All the while, Mike was trying to keep his daughter afloat. He spent many late nights on the phone with her, arranging rides for her or sending her money. He was hoping she would admit herself to “a hospital for help.” By the spring of 2019, she was living on food stamps and could no longer pay her rent for the apartment she and Nancy were living in.
Homeless, she had no choice but to move into her mom’s home — the house she grew up in. Meanwhile, her exes – the boys’ fathers – were doing most of the caretaking. In July, Andrea went to stay with her sister in Pennsylvania for a breather of sorts.
Nine and a Half Hours
Between 9 p.m. on August 12 and 6:31 a.m. on August 13, something happened. Those nine and a half hours have been analyzed over and over again by six private investigators, two police detectives, hundreds of web sleuths, psychics, reporters, and thousands of Facebook users.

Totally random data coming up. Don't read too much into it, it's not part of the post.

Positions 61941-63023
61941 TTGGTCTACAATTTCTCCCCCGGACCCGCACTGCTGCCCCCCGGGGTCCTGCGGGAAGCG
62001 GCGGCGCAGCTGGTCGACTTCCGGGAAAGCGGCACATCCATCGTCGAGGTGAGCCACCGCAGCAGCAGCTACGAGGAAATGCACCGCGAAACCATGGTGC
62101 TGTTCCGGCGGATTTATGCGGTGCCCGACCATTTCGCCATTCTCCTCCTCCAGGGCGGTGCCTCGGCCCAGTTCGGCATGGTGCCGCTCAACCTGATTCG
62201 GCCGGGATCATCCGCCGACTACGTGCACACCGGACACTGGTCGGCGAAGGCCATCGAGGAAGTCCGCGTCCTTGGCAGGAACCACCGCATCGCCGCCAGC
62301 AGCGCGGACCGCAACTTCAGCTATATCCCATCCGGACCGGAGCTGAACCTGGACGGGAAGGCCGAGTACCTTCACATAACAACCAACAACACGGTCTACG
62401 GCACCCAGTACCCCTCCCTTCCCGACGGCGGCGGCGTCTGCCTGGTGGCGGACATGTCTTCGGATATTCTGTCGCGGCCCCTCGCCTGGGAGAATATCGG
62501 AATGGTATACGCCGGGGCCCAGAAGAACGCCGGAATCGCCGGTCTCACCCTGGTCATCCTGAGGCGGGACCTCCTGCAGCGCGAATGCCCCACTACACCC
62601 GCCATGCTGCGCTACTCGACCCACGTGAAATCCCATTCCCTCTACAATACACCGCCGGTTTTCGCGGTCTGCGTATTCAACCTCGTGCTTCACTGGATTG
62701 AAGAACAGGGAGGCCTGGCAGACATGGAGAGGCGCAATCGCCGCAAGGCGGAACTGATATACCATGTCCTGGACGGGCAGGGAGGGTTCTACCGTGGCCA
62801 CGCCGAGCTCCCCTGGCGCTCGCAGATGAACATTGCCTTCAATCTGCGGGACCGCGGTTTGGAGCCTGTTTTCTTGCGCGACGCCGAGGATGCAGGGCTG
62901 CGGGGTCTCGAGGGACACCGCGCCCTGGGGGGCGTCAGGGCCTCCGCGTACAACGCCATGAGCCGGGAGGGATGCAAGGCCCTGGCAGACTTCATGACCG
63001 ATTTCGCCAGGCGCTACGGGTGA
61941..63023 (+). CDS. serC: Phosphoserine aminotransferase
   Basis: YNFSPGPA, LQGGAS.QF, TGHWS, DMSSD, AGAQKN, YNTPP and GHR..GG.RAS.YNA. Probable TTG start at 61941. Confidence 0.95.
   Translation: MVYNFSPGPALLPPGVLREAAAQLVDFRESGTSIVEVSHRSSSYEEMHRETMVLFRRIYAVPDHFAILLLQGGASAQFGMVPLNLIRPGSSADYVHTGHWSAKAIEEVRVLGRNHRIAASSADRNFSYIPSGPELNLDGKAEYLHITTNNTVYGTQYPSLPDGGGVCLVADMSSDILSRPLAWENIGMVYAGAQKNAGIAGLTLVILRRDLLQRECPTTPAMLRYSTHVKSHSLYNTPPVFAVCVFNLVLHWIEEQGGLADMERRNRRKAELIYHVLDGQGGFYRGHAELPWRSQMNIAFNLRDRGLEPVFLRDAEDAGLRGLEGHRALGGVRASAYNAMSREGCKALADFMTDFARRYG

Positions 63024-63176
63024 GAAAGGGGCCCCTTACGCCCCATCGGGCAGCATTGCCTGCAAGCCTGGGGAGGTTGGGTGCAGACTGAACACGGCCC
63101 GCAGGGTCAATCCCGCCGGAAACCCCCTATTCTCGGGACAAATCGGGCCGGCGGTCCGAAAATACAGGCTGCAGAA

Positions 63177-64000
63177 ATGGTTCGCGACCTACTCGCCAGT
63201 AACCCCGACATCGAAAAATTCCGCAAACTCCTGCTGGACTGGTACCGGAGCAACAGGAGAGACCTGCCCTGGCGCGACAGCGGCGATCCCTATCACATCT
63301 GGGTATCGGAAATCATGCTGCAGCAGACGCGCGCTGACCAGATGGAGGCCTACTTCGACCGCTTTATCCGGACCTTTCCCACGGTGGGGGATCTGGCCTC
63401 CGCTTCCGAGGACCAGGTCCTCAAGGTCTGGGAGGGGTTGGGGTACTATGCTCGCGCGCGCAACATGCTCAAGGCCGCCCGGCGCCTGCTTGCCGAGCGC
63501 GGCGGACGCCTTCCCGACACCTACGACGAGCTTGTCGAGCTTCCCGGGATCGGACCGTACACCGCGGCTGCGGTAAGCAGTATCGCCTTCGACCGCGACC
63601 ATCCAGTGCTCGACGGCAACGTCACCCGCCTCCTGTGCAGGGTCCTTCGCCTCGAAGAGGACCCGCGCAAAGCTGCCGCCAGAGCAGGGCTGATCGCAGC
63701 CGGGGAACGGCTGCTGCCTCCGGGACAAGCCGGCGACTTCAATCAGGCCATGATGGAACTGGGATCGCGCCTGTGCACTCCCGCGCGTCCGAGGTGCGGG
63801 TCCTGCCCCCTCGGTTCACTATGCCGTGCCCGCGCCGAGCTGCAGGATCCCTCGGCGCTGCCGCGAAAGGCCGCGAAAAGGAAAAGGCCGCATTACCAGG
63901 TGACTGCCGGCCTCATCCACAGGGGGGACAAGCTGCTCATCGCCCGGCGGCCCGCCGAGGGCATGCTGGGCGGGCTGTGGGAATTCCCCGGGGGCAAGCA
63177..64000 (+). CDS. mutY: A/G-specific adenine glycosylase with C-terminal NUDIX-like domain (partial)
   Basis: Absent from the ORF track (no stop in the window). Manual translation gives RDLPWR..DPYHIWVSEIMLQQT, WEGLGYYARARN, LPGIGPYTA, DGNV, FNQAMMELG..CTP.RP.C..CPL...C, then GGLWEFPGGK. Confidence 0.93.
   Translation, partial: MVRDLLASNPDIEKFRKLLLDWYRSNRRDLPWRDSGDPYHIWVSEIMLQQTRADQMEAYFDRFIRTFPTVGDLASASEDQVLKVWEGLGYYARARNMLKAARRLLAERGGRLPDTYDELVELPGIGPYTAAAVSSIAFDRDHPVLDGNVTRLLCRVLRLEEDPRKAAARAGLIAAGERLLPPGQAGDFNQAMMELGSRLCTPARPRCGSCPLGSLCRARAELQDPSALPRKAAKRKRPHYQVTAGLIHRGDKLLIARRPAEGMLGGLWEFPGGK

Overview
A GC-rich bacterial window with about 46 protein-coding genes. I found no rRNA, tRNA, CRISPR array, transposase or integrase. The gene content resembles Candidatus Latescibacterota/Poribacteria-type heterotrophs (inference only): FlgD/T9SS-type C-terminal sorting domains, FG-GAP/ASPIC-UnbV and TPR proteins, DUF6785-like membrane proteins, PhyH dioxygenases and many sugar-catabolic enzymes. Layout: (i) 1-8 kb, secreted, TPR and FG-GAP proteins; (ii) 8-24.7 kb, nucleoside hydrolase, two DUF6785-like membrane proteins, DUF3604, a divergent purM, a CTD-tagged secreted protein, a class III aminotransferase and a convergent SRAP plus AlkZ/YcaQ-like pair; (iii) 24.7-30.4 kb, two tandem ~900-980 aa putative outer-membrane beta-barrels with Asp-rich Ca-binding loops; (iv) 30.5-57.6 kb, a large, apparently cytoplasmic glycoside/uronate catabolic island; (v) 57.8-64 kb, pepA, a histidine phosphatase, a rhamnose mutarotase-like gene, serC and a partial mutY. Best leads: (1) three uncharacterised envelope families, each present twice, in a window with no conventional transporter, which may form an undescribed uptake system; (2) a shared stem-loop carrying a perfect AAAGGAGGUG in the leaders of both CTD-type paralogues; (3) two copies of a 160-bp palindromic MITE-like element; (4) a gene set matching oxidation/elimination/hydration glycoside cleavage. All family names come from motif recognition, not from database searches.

No one has the answer. But, through multiple accounts from Andrea’s family and friends, posts and text messages, and the police’s official timeline of events, there are some things we can decipher from Andrea’s disappearance. At 8 p.m. Andrea ate takeout Chinese food from a local restaurant, after which she had an argument with her mom, Cheryl.
Get Out and Stay Out
As Erin noted, that was “Nothing out of the ordinary.” But the fight rolled over to Sarah and her boyfriend, Ethan, and then it allegedly got violent. Around 10 p.m. Andrea seemed to get hit with an eczema breakout (also an ordinary occurrence among the Knabel women) and she was taken to the local hospital.
Ethan drove her, and Erin’s teenage son came along for the ride. Later on, closer to 11:30 p.m., Andrea hired a Lyft to get back home. Irritated by the earlier incident, Ethan and Sarah didn’t let her in. It was now 12:15 a.m., and Andrea walked a mile south to Erin’s home, which was in a low-income neighborhood, dense with multifamily townhouses.
Unwelcome at Both Homes
Erin immediately noticed how upset her sister was. Andrea told her of the night’s events. Andrea then went inside and watched TV while Erin’s two younger kids were sleeping on the couch. Meanwhile, Erin called her mom (who wasn’t home at the time) to urge Sarah and Ethan to let Andrea back in.